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Better than nature? Del Monte to plastic-wrap bananas

Del Monted/Del Monted

It's an idea that sounds … well, bananas.

Del Monte has come up with individual plastic packaging for bananas, a fruit that already comes in its own natural, biodegradable wrapper.

At a time when we're all trying to reduce packaging waste, why would a company create more?

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Paradoxically, Del Monte says the packaged bananas, which will be marketed as a "natural energy snack on the go" in Britain and the United States, are intended as a green initiative, according to the Daily Mail.

The clear pouches are said to contain "controlled ripening technology," purported to extend the shelf-life of the fruit by several days. The packaged bananas are also expected to be more expensive, at about $1 (U.S.) per fruit, the Daily Mail says.

Naturally, the idea is eliciting a fair amount of skepticism.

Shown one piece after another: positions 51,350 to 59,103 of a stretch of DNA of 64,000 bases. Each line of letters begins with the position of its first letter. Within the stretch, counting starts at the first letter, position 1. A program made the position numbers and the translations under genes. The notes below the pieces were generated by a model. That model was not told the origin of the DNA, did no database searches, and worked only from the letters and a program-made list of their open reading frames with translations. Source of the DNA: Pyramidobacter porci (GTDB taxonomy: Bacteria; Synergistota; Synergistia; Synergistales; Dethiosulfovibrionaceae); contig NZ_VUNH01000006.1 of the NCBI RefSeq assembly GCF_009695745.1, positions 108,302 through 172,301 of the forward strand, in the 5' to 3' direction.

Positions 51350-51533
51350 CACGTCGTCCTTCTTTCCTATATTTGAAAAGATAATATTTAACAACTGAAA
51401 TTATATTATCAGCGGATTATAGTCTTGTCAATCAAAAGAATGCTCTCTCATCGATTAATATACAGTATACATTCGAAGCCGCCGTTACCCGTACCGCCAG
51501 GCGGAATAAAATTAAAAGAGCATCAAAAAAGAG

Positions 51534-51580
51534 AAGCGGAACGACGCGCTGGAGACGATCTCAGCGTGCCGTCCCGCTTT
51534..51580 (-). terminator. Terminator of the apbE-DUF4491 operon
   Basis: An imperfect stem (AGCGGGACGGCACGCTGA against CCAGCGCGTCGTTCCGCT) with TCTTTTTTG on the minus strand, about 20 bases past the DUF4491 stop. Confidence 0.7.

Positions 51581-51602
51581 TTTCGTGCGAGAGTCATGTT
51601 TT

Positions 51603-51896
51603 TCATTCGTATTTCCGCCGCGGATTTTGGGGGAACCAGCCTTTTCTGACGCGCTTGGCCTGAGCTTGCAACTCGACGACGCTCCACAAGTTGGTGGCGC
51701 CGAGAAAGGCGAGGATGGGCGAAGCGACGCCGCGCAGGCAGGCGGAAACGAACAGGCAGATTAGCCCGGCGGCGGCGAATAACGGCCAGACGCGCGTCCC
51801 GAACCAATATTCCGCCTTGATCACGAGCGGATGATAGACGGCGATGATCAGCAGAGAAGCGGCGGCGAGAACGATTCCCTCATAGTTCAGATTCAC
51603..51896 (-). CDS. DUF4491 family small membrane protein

"This is a backward step which will contribute to the twin problems of landfill and litter," Gary Porter, from the Environmental Board of the Local Government Association, a British lobby group, told the newspaper.

Del Monte's U.K. managing director James Harvey offered a different take: "Del Monte's new CRT packaging is designed to provide significant carbon footprint savings by reducing the frequency of deliveries and the amount of waste going to landfill. The packaging is also recyclable."

Can extra packaging really be more environmentally friendly?

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About the Author

Wency Leung is a general assignment reporter for the Life section. Before joining The Globe in early 2010, she has worked as a reporter in Vancouver, Prague, and Phnom Penh. More

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